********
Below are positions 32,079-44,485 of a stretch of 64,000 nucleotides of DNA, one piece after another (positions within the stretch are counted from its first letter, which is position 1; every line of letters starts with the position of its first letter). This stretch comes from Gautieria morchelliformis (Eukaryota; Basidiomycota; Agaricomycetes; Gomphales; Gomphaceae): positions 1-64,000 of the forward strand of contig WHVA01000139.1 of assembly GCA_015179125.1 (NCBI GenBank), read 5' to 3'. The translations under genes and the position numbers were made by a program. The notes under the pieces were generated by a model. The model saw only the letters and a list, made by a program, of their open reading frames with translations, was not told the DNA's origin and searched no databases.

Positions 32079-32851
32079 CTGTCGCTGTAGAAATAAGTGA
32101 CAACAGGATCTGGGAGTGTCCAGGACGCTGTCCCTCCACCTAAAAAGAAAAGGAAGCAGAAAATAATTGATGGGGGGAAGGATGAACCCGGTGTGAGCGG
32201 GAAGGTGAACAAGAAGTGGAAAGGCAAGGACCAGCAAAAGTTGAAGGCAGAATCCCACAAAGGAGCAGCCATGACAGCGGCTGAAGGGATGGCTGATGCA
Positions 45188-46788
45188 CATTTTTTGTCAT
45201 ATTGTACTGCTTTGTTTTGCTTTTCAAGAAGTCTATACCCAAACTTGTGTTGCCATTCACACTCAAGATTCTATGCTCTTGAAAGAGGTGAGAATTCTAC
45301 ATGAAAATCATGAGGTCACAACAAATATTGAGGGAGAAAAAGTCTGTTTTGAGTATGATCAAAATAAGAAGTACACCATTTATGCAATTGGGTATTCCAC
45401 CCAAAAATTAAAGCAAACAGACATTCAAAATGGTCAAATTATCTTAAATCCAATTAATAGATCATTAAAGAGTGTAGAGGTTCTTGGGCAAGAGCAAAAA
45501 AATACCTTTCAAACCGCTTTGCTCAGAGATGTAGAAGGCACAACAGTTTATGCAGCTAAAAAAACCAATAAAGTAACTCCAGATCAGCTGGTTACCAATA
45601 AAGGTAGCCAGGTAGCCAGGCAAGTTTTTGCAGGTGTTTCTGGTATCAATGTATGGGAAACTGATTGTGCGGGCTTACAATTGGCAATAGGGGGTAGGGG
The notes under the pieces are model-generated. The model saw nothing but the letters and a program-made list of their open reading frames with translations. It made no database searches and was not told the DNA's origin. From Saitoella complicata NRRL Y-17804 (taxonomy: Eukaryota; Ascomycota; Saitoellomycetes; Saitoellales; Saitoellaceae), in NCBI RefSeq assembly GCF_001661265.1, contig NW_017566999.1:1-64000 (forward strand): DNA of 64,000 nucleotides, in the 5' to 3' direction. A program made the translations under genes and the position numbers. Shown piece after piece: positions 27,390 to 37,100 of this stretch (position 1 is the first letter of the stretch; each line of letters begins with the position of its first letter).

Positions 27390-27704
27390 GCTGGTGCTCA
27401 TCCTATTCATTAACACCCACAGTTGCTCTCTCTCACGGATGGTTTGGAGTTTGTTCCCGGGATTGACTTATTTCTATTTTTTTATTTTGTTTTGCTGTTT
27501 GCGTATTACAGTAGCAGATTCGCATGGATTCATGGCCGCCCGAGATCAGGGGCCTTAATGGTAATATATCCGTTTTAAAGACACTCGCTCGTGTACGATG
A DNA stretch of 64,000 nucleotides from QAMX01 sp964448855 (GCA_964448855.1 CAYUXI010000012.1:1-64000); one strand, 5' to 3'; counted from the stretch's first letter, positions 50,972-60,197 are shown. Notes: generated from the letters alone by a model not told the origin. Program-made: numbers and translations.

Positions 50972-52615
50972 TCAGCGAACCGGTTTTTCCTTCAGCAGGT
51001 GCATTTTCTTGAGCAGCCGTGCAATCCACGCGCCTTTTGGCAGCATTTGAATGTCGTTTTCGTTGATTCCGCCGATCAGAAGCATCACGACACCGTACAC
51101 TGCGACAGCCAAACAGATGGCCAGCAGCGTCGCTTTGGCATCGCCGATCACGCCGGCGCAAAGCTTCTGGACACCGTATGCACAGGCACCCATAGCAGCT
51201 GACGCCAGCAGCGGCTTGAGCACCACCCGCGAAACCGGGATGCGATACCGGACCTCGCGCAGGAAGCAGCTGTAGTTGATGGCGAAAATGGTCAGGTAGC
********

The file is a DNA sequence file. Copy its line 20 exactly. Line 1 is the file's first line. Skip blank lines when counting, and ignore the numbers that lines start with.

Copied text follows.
50972 TCAGCGAACCGGTTTTTCCTTCAGCAGGT